New Online Tool Identifying Women at High Risk for Breast Cancer
Early detection of breast cancer influences a woman’s chance of survival. The traditional way this is done is through routine mammograms which women typically begin after the age of 40. However, OSF HealthCare is adding another layer of protection that can help predict the likelihood of the disease before it’s spotted in an x-ray.
In 2015, the OSF Innovation Partnership team collaborated with CancerIQ, a startup out of MATTER in Chicago to pilot the company’s innovative, genetic screening tool within the OSF HealthCare Centers for Breast Health in Peoria that helps identify patients at high risk for breast cancer.
The digital health care solution is an online high-risk assessment survey that women are encouraged to complete when they come in for a screening mammogram. The five-minute assessment flags vulnerable patients in real-time based on a short personal and family history questionnaire. The application gives providers the information they need to quickly investigate the possibility of hereditary cancer for a patient.
“If they screen at high risk then they are offered an appointment to come back, do some genetic counseling, get genetic-hereditary cancer information and testing if they qualify and if that’s something they choose to do,” said Michele Settelmyer, an Advanced Practice Nurse and genetic specialist at the OSF Centers for Breast Health in Peoria.
Since CancerIQ’s inception, the practice has screened more than 20,000 women. Over 5000 patients were found to have a high risk of cancer. 14 patients since April of this year tested positive for genetic mutations that drastically increase their chance of developing cancer. This has led to a need for increased screenings, the possibility of taking a medication that can prevent cancer from emerging or referrals to a breast surgeon.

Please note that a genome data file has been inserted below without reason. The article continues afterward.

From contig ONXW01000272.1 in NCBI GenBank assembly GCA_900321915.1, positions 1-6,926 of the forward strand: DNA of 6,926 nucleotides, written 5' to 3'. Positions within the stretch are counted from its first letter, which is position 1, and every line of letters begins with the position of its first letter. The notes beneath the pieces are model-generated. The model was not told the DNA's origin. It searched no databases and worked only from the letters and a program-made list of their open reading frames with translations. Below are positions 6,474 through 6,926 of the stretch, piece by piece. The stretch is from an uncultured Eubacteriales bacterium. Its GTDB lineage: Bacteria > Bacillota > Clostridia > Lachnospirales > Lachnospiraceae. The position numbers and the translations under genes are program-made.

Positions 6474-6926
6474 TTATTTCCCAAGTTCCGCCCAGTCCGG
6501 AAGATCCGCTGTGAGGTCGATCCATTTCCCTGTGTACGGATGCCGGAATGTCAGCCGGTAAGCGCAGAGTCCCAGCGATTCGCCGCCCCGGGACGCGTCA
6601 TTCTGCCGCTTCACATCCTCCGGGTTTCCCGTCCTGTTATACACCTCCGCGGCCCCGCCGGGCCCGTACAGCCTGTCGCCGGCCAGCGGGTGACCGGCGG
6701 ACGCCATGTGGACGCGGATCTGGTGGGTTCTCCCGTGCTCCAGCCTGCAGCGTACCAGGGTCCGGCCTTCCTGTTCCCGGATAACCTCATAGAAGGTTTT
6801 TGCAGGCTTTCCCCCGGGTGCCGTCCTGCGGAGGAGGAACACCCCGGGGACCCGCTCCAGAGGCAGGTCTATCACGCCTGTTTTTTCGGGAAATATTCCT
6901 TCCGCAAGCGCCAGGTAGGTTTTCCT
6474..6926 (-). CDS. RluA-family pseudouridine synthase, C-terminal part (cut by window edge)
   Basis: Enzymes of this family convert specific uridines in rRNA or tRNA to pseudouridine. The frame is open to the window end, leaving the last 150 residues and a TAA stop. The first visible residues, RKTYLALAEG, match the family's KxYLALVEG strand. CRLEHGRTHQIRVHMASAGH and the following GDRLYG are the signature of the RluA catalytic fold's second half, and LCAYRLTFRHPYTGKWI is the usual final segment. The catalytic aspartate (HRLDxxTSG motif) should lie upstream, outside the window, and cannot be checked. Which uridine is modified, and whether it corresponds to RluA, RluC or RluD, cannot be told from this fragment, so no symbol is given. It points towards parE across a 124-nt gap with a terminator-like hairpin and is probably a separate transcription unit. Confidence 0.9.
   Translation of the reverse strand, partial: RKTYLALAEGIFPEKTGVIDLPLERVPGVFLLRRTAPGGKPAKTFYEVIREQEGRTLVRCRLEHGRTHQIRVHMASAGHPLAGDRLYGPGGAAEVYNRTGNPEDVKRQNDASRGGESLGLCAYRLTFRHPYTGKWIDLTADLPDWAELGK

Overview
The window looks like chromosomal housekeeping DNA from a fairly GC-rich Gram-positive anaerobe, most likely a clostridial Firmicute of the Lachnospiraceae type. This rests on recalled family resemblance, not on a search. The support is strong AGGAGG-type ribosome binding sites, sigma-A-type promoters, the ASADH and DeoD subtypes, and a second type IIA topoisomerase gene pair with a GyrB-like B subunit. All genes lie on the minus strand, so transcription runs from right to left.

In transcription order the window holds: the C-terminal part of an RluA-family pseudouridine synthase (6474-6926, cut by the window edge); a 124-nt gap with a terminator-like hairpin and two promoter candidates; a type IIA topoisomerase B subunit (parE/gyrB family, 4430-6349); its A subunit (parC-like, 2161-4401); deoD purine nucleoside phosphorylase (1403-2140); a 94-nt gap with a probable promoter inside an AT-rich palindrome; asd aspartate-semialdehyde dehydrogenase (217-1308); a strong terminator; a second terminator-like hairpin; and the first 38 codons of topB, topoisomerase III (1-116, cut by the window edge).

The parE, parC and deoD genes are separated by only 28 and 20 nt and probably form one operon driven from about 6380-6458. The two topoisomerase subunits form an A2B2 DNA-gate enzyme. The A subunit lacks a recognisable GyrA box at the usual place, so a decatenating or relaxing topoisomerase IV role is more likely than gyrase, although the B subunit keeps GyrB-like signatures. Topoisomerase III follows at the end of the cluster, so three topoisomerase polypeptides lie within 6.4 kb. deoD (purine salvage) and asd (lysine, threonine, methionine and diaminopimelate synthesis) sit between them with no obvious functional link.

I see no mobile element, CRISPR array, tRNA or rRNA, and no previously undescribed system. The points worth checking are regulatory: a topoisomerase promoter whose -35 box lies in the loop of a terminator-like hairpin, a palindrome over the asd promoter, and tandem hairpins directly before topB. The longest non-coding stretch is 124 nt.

The pilot for CancerIQ was recently expanded to OSF locations in Rockford.
“One of the things I always tell people when I talk about piloting solutions is that we are obviously still testing the technology but we are also designing the process and people around how we are going to implement and execute a solution,” said Matthew Warrens, Vice President of OSF Innovation Partnerships. “And that’s what we are refining right now to understand where else can we be using this tool and how can we be getting it to more of our patients?”
The Peoria pilot has led to various re-designs of the CancerIQ software, making it easier for patients to use. The testing also showed enough demand for the service that OSF hired genetic specialists for both Peoria and Rockford locations.
Piloting unique health care solution such as CancerIQ is just one of the ways OSF implements new, innovative technologies, devices or software. The health care organization also helps companies identify usability problems before they go to market and offers clinical trials for mediations, diagnostic products.
The ultimate goal is to ensure the solutions being used will help OSF meet its Vision of transforming health care to improve the lives of those it serves.